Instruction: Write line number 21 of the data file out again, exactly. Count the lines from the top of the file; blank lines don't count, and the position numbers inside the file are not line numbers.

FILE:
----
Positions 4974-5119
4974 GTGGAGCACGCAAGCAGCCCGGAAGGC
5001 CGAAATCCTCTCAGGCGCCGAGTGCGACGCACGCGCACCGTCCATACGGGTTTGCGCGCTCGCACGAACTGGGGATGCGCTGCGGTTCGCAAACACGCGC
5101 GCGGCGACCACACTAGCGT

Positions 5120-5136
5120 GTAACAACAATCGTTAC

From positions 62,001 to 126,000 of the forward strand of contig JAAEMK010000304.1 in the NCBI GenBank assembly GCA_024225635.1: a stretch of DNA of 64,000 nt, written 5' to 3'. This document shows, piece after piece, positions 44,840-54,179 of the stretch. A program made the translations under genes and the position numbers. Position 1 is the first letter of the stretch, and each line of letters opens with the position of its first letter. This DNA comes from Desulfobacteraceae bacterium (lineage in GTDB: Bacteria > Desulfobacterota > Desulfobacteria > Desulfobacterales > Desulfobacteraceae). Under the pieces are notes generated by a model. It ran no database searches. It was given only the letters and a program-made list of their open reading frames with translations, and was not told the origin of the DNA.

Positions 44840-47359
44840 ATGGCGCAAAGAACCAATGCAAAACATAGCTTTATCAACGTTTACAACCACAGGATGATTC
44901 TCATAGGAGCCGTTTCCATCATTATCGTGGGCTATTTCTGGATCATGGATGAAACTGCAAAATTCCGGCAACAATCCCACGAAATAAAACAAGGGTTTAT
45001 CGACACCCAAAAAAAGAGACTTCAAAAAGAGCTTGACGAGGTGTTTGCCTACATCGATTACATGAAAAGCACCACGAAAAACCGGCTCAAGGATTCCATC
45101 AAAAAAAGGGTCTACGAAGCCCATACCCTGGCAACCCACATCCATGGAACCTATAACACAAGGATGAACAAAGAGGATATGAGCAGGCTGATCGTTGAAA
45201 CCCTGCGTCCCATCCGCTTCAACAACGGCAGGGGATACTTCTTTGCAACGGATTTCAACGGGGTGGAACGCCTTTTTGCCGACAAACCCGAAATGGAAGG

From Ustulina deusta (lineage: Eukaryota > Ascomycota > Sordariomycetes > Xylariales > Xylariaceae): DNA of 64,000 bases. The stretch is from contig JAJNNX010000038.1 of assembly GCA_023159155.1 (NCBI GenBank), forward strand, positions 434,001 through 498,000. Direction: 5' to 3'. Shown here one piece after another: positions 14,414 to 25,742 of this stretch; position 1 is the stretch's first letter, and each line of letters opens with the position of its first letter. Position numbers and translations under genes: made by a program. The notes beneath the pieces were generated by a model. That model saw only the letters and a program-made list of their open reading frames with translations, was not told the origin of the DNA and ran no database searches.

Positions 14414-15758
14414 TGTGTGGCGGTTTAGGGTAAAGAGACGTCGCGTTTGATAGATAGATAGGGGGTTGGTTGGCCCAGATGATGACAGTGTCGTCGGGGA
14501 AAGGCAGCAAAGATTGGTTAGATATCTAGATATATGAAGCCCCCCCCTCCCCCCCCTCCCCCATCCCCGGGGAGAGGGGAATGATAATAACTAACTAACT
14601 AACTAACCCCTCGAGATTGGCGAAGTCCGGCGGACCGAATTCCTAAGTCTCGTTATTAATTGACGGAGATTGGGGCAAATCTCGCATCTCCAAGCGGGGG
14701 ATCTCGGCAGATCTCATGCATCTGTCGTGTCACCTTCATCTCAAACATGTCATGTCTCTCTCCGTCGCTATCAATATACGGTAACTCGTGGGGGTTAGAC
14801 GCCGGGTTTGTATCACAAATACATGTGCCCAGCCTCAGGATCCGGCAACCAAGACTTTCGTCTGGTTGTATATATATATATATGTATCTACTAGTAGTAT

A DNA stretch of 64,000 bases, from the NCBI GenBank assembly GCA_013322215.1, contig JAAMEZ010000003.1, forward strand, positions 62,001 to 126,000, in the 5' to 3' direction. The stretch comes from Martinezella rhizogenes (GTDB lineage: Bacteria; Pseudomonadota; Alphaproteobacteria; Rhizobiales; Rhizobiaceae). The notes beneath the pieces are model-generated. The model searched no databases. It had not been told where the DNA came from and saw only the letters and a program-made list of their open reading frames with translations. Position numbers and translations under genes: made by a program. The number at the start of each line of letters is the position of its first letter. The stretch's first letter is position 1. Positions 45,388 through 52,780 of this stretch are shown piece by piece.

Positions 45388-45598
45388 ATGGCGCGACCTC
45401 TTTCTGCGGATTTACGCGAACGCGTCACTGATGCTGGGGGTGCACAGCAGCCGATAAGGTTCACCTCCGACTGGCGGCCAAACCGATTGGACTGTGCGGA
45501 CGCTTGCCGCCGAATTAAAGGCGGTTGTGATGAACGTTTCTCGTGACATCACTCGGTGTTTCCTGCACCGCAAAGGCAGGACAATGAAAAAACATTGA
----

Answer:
A DNA stretch of 64,000 bases, from the NCBI GenBank assembly GCA_013322215.1, contig JAAMEZ010000003.1, forward strand, positions 62,001 to 126,000, in the 5' to 3' direction. The stretch comes from Martinezella rhizogenes (GTDB lineage: Bacteria; Pseudomonadota; Alphaproteobacteria; Rhizobiales; Rhizobiaceae). The notes beneath the pieces are model-generated. The model searched no databases. It had not been told where the DNA came from and saw only the letters and a program-made list of their open reading frames with translations. Position numbers and translations under genes: made by a program. The number at the start of each line of letters is the position of its first letter. The stretch's first letter is position 1. Positions 45,388 through 52,780 of this stretch are shown piece by piece.